I can’t express how much better I like PES’s become a legend mode over FIFA 11’s. I like having to work my way onto the sub’s bench, then going from there. In FIFA 11 you just get up and go! Choose your team and you’re already its star. No thanks. Plus I don’t like that FIFA tells you what to do, where the “danger” is, where to be in position, etc. With PES the only information you get is your own stamina: the rest is up to you, and how you play it determines the next step in your career. I like it.

      Overall, I cast aside the FIFA games when they moved to a next-gen graphics engine for the consoles while not changing a G-D thing for the PC version until this year. That meant that the same graphics engine that ran FIFA06 (which I LOVED) ran FIFA10. Since they decided to forsake PC gamers, I’ll side with PES any day.

      • Dave C

        October 11, 2010 at 7:20 pm

        @DinMN – in FIFA’s “Be a Pro” mode, you don’t just become your team’s “star” straight away – you actually start off playing in the reserve team. Once you start impressing with the reserves, THEN you get into the full team.

        However, it does seem to miss the important intermediary step of being a sub for the first team. But I guess sitting on the bench doesn’t translate well into a football game…

        • DinMN

          October 13, 2010 at 11:04 am

          OK, I stand corrected as to the beginning of the Be a Pro. Sorry about that. Admittedly I only played it for about a week before I started into PES2011.

          Being on the bench *can* translate well into a game, and PES2010 did that last year, I thought. As a pro, you went from Reserve Team B to Reserve Team A, which meant that shortly you would be on the subs bench. After a series of good (read: decent) performances as a sub, you get to start, but normally only play for 60 minutes max. I know it’s formulaic, but I thought it worked well. PES2011 lacks the training matches that it’s predecessor had, and I miss them.

          My main beef with FIFA11’s Be a Pro is, well, the control you have. *When I was playing* every time I asked for a pass I got it. My shooting was pretty decent as a 17 year old (oh how I wish that were true in real life!), my crosses constantly found their targets, and I started (what I thought was) my first match, but I’ll take your word that it was a reserve match. I always imagined anyone’s first foray into pro football (except the occasional maestro) to be powerless and puny. Shots going WAY OFF, crosses hardly ever connecting, etc. That’s why I like PES’s mode. I will say, however, that PES2011 has made it much easier than PES2010, and I wish it would regress slightly to PES2010’s difficulty. I also liked NOT being able to choose what team I wanted to be on. Then the payoff for getting onto a team you love is so so much more.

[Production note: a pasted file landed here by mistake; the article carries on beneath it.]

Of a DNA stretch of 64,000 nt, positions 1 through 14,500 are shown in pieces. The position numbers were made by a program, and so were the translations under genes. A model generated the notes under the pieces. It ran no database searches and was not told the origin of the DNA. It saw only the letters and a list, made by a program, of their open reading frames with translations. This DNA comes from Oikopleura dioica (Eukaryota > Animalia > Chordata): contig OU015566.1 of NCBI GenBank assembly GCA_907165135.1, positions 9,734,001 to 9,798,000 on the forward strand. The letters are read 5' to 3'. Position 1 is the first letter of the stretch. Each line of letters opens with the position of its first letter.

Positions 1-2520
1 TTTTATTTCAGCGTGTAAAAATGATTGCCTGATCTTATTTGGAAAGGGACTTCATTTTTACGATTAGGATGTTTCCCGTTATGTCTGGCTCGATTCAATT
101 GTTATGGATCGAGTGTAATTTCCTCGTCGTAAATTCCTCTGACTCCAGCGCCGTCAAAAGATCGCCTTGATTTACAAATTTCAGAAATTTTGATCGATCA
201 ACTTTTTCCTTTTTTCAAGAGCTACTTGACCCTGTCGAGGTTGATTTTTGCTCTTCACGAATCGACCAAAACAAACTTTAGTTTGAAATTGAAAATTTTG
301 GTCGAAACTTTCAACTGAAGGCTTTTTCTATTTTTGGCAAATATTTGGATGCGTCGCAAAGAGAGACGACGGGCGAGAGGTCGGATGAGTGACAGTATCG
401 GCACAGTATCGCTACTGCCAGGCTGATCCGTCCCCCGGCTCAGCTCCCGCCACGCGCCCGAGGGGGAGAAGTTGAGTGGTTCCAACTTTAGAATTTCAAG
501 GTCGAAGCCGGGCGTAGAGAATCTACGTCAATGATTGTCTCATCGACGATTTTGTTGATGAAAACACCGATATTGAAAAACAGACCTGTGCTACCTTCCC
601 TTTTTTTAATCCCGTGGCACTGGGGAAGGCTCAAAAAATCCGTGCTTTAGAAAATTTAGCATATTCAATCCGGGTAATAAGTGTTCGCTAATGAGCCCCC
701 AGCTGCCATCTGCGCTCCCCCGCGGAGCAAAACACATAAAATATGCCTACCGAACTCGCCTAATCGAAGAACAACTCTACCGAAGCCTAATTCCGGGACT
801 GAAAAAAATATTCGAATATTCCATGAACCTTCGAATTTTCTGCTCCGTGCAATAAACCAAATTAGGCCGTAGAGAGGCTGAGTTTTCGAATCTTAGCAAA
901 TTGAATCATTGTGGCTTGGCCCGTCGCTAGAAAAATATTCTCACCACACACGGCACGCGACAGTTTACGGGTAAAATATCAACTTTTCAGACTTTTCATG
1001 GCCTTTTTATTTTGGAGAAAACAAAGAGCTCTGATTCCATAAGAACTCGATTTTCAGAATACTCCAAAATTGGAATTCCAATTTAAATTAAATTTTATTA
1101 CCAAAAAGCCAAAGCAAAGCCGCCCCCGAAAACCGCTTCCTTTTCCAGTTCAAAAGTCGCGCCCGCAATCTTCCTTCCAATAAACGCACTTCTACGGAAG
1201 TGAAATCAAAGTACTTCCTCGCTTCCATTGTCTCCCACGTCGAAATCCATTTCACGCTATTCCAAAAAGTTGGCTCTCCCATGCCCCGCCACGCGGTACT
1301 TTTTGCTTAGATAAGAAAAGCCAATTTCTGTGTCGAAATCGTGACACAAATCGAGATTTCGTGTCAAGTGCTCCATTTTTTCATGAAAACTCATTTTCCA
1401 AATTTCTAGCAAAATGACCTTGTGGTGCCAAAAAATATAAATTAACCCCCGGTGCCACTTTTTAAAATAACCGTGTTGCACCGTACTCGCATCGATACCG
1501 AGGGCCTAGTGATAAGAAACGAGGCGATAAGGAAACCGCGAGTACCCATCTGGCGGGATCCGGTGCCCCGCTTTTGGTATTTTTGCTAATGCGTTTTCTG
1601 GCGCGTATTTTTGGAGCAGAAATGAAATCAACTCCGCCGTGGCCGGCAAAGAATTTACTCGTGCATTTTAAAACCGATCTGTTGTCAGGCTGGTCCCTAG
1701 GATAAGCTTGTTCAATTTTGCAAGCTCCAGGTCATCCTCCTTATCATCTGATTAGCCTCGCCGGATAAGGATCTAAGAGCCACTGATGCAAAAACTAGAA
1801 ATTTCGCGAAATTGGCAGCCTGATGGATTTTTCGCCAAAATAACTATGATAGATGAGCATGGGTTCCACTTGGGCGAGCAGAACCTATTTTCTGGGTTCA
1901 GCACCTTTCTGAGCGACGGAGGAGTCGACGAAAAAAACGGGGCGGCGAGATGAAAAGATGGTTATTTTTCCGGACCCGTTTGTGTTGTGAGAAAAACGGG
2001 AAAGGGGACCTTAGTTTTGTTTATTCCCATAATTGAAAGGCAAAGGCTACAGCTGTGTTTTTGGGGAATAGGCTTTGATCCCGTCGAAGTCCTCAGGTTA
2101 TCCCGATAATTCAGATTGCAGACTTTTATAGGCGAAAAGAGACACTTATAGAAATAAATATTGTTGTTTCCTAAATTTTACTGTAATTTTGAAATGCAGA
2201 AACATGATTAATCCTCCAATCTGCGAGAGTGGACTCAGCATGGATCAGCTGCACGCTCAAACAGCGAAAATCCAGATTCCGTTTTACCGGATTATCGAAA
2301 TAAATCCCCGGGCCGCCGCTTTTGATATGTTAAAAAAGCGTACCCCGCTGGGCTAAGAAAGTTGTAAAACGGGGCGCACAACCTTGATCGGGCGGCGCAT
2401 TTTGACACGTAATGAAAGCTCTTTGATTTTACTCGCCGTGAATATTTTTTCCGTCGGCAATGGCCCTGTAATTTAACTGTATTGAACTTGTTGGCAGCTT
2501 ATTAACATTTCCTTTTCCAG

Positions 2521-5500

• Rajon

            January 29, 2011 at 1:08 am

            One other important thing that you forgot to mention about FIFA 11 (its maybe because you didnt play it enough) and pretty much every one here also forgot to mention was that during transfer between the clubs, they don’t even offer the player a single penny..other than position that you can play for. (No money involved what so ever)

            I found that very disappointing to tell you the truth and very weird. The only thing that PES lags is the commentry of the game.

            Fifa 11 has done an excellent job with it while PES 11 commentry is very boring and annoying and inaccurate.

            I hope PES12 will be a perfect one for KONAMI.

  13. dominjon

    October 8, 2010 at 1:52 pm

    All things being equal I would say Collins is better at his job than A Young is at his.

  14. Dave B.

    October 8, 2010 at 1:44 pm

    I haven’t gotten that deep into my Manager Mode, but i think with scouting no longer available, the smaller leagues out there are going to be a lot more important – especially if you’re taking a League Two or League One side and trying to get them to the Prem.

    Instead of scouting the young future stars of your team, you’re going to need to go out and find some good young players that’ll blossom with your team as it gets better.

    That should mean plucking from the lower divisions in Germany, Spain, Italy, England and France. But it might also mean grabs guys from Russia, Czech Republic, Australia, US and other smaller leagues.

  15. Lermio Lermasaurus

    October 8, 2010 at 12:48 pm

    I understand where Joe is coming from, because my home team is actually FC Dallas and I have used them before. But, I also see where Mike is coming from, because who outside of Dallas would actually use them? Probably nobody. It’s cool that they are in the game, but I wouldn’t care if they weren’t either. I always use my favorite European clubs anyways. Good review though, I’ve played the game and this is pretty spot on. The last line made me lol too!